I had breakfast this morning with an old friend. Our kids have grown up together since day care days, and as professional women, we’ve enjoyed getting together over the years to compare notes on life as a working mom.
This morning I found myself mentioning how I’ve recently looked back on my career, wondering if some of the moves I’ve made were mistakes or not. As I told Julie, “I can ask the question, but won’t know the answer for another ten years!”
Julie’s response surprised me, “You know, I see your career so differently,” she said, “you’re constantly reinventing yourself!”
Hmmm…I hadn’t thought about it that way.
We all encounter potholes and detours along the career path. Whether it’s being sidelined by a bad boss, a key customer that fails to pay or a layoff that forces you to rethink your plan, forced change can be unsettling. No matter when they come, these little speed-bumps can lead to decisions you might second-guess later.
Have you ever beat yourself up (figuratively) for quitting too soon, or jumping at an “opportunity” that didn’t turn out so well?
I know I have.
What a surprise a little perspective can be.
There I was, wondering if some of my detours were errors, or worse yet, moves made from fear of success or failure (it’s hard to tell the difference sometimes).
I wasn’t owning my decisions.
Julie set me straight.
No matter what you hear, the truth is that building a new business is hard. Sure, there are days when you’re be over the moon with excitement about a big deal you won or a huge success with a client.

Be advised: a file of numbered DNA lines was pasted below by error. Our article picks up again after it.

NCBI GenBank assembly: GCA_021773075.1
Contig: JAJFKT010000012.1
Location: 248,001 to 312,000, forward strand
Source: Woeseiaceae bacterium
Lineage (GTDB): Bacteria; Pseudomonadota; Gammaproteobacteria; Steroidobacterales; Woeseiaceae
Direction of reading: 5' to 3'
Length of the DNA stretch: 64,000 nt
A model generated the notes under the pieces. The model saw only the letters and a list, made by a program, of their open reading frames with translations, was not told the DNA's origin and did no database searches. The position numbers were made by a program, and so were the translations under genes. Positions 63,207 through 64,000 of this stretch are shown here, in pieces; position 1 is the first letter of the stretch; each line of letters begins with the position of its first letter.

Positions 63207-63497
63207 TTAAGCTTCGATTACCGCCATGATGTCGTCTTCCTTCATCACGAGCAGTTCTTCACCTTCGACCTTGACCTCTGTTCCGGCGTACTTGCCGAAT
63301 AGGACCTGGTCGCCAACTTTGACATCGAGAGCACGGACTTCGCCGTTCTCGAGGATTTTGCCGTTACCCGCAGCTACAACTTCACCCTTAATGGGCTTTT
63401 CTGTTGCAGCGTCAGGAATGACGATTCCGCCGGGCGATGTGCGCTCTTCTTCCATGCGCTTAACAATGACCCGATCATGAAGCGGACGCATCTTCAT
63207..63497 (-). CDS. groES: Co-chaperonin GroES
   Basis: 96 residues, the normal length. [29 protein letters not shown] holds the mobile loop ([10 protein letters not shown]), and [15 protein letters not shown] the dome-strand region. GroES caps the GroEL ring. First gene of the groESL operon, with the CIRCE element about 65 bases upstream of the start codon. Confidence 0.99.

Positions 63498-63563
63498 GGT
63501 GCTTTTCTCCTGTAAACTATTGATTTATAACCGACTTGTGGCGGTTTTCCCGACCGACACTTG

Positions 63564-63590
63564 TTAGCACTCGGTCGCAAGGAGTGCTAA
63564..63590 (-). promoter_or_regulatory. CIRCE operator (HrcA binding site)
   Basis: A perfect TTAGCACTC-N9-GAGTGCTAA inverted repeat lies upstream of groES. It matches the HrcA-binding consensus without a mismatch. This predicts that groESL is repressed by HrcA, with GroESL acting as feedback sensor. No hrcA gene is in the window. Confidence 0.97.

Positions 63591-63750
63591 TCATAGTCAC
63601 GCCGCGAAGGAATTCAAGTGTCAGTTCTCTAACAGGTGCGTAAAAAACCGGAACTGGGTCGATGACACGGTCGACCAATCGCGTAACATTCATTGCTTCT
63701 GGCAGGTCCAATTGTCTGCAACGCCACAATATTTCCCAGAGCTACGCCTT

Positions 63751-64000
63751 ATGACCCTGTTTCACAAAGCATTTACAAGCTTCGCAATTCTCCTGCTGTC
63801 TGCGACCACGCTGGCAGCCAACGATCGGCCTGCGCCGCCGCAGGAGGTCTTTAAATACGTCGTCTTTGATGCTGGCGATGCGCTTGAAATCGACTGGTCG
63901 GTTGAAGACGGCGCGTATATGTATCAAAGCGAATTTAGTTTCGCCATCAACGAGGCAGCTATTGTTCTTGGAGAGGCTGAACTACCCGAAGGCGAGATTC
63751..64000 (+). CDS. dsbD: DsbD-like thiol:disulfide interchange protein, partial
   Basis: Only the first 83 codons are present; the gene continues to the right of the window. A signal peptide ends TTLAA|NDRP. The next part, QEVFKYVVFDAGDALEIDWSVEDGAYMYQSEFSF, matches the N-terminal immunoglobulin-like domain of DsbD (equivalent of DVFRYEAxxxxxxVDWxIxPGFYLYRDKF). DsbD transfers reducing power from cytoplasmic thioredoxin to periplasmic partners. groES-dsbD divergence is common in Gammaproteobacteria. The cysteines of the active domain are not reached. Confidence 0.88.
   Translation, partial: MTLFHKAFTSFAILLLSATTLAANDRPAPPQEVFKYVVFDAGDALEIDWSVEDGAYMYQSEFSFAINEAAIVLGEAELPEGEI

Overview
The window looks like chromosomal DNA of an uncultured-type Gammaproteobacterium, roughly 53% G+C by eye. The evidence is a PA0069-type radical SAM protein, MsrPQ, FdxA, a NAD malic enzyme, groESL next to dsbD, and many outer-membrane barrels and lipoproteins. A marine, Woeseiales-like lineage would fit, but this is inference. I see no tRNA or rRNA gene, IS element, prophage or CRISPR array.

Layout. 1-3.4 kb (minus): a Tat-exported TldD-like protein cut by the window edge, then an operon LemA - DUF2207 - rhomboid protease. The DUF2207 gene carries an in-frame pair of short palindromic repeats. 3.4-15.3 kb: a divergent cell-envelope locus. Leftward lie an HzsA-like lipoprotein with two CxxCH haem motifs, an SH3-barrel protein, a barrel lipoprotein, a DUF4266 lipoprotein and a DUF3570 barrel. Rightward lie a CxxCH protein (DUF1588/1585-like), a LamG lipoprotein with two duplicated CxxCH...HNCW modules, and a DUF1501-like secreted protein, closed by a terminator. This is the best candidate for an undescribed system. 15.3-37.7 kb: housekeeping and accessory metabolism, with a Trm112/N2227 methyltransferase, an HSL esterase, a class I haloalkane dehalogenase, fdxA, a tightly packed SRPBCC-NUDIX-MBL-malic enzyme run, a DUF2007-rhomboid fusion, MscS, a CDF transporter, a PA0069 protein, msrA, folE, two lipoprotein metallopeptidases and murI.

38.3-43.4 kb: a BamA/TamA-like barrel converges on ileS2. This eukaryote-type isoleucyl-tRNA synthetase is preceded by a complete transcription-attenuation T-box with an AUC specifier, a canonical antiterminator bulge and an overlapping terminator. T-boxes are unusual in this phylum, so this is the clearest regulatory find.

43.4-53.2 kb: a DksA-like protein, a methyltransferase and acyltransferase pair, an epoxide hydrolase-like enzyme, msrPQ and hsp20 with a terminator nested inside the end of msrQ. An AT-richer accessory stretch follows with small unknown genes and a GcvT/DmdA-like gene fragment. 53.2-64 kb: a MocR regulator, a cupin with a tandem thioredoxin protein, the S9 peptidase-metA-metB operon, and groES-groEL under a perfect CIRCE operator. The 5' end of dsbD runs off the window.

And there are likely to be just as many days when you wonder, “What the heck am I doing?”
It’s days like that when you need a good friend or an objective adviser to pop you upside the head.
When everything is so close, so personal, it’s had to see what’s good and what’s not. Maybe you see failure where others see one more step toward the right solution.
Thomas Edison, the eternal optimist, famously said: “I have not failed. I’ve just found 10,000 ways that won’t work.” Have you really failed, or just not succeeded yet?
Maybe that detour was an important learning experience you needed to prepare you for what’s next.
Personally, I needed a little reminder that reinvention is a good thing. It’s what keeps me fresh and helps me provide new insights for clients rather than spouting off the same old “solutions” that have become worn out and ineffective.
In the start-up world, they call it pivoting, and the faster you do it, the better. (See this great post by Steve Blank: Business plan not working? Time to pivot.)
Understanding when something isn’t working is not failure. It’s an important ingredient in your success.
You’ve probably heard the adage that doing the same thing over and over and expecting different results is the definition of insanity.
Flip that around…why would you keep doing something that’s clearly not going well when you could invest that time in trying another approach?
Don’t hesitate. Don’t apologize. Just keep on reinventing yourself or your business, and eventually, you’ll get where you need to be.
Image by salady.